There’s a lot of discussion about technical skills candidates need to have, like algorithms, systems design, technical communication. But I actually think the interviewer is the one with the greater responsibility.
Think of it this way. A candidate needs to demonstrate they are capable of the job they are being hired for. That means they need to have the technical skills they will use on the job and, in an ideal world, that should be enough. But the interviewer’s job is to assess if the candidate can succeed on the job, which is not an assessment that happens regularly with their coworkers. The interviewer has to perform this assessment for a variety of candidates with different skill sets and backgrounds.
Familiarity with different technologies
Candidates come from diverse backgrounds. If you hire a capable engineer, you will train them on your particular tech stack, but that will take time. In the hour or so you have to evaluate an experienced engineer, the most valuable data point you can consider is how they perform using the tools they are familiar with. After all, that’s the way they’ll work on your team in the long term.
So, it’s up to you, as the interviewer, to accommodate different backgrounds:
An obvious one is programming language. Two weeks into the job, the candidate will have re-familiarized themselves enough with Java to be productive. But for the last few years, they’ve been working in Python, and they’ll be best able to show the command of Object Oriented patterns and problem solving using Python. Your job is to have enough familiarity with common programming languages to understand the code they’re writing.
Familiarize yourself with different tools in the same space. Your company uses Kafka, but the candidate is more familiar with RabbitMQ. If you understand the landscape of message queues, you can better evaluate if the candidate knows how a message queue fits into a bigger system. The more you know about RabbitMQ, the better you can assess if they understand the trade-offs of RabbitMQ, and therefore how well they’ll understand why your company chose Kafka. Finally, by understanding the technologies on the candidate’s resume, you’ll know what their area of expertise is, even if you’ve never personally used those technologies.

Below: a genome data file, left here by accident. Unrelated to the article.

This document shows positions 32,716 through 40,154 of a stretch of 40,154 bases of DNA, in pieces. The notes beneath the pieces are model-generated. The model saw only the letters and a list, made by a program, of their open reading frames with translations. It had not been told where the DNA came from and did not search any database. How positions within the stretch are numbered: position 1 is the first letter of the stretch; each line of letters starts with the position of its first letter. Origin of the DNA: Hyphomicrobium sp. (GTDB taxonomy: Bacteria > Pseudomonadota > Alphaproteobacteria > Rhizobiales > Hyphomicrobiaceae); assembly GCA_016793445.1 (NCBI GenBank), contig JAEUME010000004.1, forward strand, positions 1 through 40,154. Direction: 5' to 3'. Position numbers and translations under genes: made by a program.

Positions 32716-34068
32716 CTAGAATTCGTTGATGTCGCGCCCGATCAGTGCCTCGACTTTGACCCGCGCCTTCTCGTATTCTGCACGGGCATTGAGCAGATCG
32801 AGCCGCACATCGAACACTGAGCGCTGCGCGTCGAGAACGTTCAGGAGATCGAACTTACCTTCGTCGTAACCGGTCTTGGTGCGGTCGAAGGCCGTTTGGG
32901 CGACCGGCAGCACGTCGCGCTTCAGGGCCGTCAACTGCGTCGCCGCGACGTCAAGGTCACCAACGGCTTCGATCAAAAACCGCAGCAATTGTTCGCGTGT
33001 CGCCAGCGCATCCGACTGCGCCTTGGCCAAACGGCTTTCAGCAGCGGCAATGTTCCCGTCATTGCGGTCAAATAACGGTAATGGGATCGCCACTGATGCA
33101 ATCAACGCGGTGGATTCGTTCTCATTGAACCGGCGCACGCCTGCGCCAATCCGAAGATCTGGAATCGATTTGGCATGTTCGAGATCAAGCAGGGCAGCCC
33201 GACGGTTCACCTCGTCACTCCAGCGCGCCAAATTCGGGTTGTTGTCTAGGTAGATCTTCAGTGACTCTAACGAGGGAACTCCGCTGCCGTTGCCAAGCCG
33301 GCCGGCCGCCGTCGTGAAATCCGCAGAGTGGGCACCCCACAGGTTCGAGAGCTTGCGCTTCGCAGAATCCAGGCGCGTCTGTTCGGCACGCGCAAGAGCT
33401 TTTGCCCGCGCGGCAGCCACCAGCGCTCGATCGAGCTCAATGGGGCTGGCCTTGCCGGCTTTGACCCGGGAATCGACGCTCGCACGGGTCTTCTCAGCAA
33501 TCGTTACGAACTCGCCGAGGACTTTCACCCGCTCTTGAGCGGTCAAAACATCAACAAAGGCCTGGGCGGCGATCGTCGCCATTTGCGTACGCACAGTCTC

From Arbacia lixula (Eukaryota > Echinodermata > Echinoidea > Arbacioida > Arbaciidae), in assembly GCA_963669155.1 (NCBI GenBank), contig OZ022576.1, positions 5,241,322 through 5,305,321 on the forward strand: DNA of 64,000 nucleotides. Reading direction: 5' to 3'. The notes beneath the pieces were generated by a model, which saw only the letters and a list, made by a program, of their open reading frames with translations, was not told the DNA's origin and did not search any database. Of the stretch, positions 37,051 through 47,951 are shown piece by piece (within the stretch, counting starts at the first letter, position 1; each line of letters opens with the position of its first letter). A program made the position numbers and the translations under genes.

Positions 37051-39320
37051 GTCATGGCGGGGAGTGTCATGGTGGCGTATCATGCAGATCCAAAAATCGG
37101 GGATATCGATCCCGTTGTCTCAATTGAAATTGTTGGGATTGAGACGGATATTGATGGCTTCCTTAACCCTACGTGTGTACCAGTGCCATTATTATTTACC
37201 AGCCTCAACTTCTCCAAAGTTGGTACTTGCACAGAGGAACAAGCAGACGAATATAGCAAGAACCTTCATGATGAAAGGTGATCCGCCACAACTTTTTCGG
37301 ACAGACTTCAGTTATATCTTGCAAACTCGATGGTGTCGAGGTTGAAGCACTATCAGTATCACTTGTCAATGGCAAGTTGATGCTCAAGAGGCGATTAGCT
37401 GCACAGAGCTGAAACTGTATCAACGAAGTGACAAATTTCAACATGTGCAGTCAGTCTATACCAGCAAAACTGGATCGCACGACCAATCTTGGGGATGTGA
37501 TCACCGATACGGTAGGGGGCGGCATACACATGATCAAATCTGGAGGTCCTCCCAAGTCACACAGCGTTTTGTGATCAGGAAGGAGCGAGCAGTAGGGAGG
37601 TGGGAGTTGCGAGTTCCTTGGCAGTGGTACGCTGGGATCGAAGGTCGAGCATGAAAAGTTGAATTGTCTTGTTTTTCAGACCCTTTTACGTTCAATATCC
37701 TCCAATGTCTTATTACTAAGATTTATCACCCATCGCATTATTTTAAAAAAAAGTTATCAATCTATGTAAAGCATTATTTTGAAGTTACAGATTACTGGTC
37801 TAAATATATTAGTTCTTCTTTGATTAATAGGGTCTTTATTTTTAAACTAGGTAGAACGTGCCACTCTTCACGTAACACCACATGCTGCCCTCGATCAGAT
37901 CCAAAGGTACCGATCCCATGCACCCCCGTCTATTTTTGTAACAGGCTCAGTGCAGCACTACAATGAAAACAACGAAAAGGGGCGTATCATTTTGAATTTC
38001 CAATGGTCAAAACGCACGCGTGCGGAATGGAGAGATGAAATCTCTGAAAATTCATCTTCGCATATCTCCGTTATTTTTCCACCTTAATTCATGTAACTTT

Lastly, recognize different approaches to the same problem. Different businesses make different trade-offs. Interview problems often have different solutions. Just because the candidate approaches a problem differently than you doesn’t disqualify them. What matters is they can justify their choices, and that you can intelligently understand those justifications.
Only by having a strong grasp of different technologies can you engage candidates on their own areas of expertise. That is, after all, where you’ll get the most useful signals about their technical ability.
Think about how you review code. You have to comprehend the code, verify it solves the problem it claims to solve and find any issues with the implementation that automated tooling wasn’t able to find. Evaluating a candidate’s code during an interview is like reviewing code, but faster paced. And that makes sense: if the candidate is writing code under pressure, you have to review code under pressure.
The consequence of this is you, as an interviewer, have to be really good at reviewing code. You, of course, need to know the candidate solved the problem correctly, even if they used an approach or coding style you didn’t anticipate. If they didn’t solve the problem correctly, you have to find the error quickly so you can help them get back on track, or simply to note how close they got to the solution. This is especially important if the clock is running out.
I still believe an experienced candidate should not have to prepare for an interview, because the goal of the interview is to see how they would perform on the job, not how they perform in the interview itself. To make this possible, it’s crucially important for interviewers to step up their game and be exceptional at conducting interviews. And that means being exceptional technically.
At the end of the day, a candidate has one set of strengths. But you have to know enough to recognize all the combinations of strengths different candidates bring to the table.